Fast Tracking the Convention Center Hotel

City Center

Susan Askew
Susan Askew

Fast Tracking the Convention Center Hotel:

Developer to get early access to construction site

Miami Beach wants to get its convention center hotel up and running as soon as possible. To do that, they’re willing to give the developer early access to the site to conduct demolition and other prep work. Following overwhelming voter approval to lease City-owned property adjacent to the Convention Center to developers David Martin and Jackie Soffer for the construction of a hotel, City officials have been working toward a November 2022 open date. 

This week, City Manager Jimmy Morales told Miami Beach Commissioners that in order to meet the ambitious goal, they would need to grant the developers access to demolish the parking lot and small office building on the site and do other prep work so that ground can be broken next January or February. Without that, the site will sit idle while financing and permits are obtained which would probably take a year, he noted. 
Pre-construction work on the site includes:
  • Site inspections
  • Environmental testing and site remediation
  • Civil site preparation
  • FPL coordination and all necessary site work
  • Tree and landscape removal
  • Demolition of the 555 annex (which houses a small number of City staff)
  • Demolition of the back portion of the Fillmore
  • Site preparation, dewatering and demolition of existing parking lot and utilities relocation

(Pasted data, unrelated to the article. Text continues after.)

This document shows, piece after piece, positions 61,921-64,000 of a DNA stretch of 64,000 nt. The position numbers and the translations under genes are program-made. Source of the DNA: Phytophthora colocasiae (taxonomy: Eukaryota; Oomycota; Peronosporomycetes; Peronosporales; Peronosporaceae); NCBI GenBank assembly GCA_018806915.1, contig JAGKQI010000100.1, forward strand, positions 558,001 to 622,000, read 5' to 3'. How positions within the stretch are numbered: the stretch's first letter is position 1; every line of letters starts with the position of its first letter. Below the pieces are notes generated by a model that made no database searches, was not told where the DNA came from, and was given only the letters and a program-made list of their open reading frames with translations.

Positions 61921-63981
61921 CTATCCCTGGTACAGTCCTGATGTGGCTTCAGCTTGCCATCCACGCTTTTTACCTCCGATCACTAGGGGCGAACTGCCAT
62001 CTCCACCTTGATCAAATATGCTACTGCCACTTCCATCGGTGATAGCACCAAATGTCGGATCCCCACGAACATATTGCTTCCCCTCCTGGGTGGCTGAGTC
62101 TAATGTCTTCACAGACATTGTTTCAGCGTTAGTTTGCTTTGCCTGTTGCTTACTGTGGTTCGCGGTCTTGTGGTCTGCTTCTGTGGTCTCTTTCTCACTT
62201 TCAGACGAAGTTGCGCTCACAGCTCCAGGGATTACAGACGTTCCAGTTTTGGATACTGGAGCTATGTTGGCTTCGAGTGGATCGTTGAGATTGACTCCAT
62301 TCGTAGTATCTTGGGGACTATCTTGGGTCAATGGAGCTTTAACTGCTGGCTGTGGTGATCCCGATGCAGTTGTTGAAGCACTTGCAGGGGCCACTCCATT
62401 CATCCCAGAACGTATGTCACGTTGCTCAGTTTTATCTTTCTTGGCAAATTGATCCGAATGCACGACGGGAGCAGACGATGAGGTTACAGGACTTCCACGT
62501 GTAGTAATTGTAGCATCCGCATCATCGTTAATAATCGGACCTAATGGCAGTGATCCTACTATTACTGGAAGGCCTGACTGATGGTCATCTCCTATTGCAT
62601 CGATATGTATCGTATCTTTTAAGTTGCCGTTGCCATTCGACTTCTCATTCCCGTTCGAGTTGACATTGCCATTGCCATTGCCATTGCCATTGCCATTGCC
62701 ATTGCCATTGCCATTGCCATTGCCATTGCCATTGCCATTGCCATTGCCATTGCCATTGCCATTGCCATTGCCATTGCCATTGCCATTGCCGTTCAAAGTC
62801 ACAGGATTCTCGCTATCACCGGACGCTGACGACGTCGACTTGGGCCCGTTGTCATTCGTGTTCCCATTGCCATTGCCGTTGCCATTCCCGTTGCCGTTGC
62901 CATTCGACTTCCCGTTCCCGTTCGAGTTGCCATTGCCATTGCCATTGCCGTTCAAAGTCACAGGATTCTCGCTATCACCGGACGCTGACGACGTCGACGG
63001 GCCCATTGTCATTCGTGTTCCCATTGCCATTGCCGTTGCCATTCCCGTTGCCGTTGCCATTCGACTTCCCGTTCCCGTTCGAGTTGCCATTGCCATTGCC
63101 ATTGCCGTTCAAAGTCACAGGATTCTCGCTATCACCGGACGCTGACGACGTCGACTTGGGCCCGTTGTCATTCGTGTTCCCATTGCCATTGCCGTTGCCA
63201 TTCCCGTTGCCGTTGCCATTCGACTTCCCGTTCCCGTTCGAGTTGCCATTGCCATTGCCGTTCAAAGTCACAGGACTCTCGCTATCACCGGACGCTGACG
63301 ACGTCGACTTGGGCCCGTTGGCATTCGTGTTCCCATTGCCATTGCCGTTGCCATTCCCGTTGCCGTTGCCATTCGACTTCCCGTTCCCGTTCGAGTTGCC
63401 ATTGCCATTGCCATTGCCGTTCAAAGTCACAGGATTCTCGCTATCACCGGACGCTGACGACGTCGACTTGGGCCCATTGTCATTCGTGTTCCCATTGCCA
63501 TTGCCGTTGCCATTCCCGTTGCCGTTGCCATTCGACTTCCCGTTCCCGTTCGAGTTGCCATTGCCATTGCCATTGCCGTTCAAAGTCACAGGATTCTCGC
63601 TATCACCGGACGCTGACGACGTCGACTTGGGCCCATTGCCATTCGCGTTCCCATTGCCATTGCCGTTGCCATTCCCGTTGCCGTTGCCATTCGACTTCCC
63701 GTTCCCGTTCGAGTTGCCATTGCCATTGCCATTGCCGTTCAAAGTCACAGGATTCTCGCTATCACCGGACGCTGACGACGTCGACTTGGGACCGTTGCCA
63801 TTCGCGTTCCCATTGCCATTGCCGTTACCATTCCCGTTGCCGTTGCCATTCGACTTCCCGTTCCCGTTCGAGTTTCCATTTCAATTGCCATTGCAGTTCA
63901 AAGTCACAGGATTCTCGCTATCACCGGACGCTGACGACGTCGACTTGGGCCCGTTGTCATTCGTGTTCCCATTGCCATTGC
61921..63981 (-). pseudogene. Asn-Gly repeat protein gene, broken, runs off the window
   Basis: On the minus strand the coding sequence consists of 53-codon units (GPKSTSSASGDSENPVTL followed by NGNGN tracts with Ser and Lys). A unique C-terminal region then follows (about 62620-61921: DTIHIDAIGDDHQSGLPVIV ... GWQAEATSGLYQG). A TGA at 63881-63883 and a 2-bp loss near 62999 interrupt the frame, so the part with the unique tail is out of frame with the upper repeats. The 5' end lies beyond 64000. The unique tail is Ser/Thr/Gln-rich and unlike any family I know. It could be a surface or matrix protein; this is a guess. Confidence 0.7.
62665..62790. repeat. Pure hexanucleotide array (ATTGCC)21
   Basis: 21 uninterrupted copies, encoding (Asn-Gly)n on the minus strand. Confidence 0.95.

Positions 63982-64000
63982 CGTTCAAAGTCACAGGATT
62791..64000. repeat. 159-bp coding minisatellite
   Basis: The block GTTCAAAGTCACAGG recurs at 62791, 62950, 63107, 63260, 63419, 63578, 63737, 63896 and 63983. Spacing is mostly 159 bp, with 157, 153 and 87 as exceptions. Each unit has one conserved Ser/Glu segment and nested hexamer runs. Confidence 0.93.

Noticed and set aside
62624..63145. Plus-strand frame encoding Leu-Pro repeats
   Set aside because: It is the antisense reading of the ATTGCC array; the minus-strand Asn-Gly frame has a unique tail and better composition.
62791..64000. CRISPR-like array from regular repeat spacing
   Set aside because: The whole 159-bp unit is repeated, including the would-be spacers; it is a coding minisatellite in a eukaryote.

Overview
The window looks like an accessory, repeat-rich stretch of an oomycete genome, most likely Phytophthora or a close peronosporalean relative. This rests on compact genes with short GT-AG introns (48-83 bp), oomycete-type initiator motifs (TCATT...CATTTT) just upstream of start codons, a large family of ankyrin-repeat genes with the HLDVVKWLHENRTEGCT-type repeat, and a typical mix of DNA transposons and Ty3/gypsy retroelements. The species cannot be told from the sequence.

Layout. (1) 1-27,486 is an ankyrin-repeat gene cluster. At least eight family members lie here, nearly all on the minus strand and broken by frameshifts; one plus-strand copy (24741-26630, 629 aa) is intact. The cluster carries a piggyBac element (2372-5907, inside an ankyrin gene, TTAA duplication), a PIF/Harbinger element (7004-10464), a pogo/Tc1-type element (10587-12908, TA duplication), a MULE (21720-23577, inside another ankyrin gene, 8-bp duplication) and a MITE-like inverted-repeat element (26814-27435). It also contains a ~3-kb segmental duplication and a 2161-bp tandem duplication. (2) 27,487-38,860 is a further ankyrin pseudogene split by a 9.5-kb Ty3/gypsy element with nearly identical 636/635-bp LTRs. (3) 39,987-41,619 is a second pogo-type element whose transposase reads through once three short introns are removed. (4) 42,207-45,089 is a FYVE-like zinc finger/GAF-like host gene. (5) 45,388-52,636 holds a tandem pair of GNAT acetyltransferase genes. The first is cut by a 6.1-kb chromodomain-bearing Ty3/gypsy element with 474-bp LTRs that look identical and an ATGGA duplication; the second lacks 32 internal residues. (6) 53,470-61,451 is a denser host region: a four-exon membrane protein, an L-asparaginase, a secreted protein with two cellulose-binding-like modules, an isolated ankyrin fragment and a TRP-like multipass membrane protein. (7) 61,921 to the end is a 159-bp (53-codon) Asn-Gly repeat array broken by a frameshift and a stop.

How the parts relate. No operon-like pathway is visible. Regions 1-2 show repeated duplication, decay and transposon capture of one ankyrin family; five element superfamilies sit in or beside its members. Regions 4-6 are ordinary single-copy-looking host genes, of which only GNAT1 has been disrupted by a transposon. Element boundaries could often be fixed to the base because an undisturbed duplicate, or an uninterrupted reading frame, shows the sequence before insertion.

“There’s obviously a risk,” Morales said. “The risk is that come this fall [Martin] is unable to close financing on the building and doesn’t move forward. When you look at our economy, when you look at the price hotels are selling for [on a] per key basis in Miami Beach, when you look at the performance of the hotel market this past year – record numbers during November and December – I think that’s a small risk.”
He noted Martin has agreed to replace the parking lot and landscaping in the event the hotel doesn’t move forward “but I can’t imagine this project won’t move forward,” Morales said. 
“For every risk there’s a reward,” he said. “The year that that hotel’s able to open earlier is probably $6 to $8 million worth of additional revenue to the city and that’s not even counting the revenue that would be generated through resort tax elsewhere.”
“The sooner it opens, the sooner we can start booking the events that will want that hotel, I think the sooner our economy continues to move forward in a positive way,” Morales said.
In a memo to Commissioners, Morales noted the developer’s projections for the first year of hotel operations total $6.2 million, accounting for the ground lease payment, real estate taxes paid to the City, resort taxes, and food and beverage taxes.
That estimate “does not include an additional $1.5 million recurring annual payment of Convention Center Development Taxes (CDT) from Miami Dade County once the hotel opens,” Morales wrote. “Additionally, there would also be resort tax revenue generated at other hotels and restaurants from the additional visitors to the city. As such, the City stands to start receiving millions of dollars of revenue one year earlier.”
Commissioners agreed with Morales and voted to authorize him to negotiate an early access agreement. 
After two other attempts failed to generate enough support for a Convention Center hotel, the last in 2016, the Greater Miami Convention and Visitors Bureau said it estimated the City had lost $130 million in revenue since 2015 due to the lack of a hotel on-site. Planners have noted that numerous conventions will not take bids for host sites that do not have an attached hotel. This time around, 64% of voters approved the measure.

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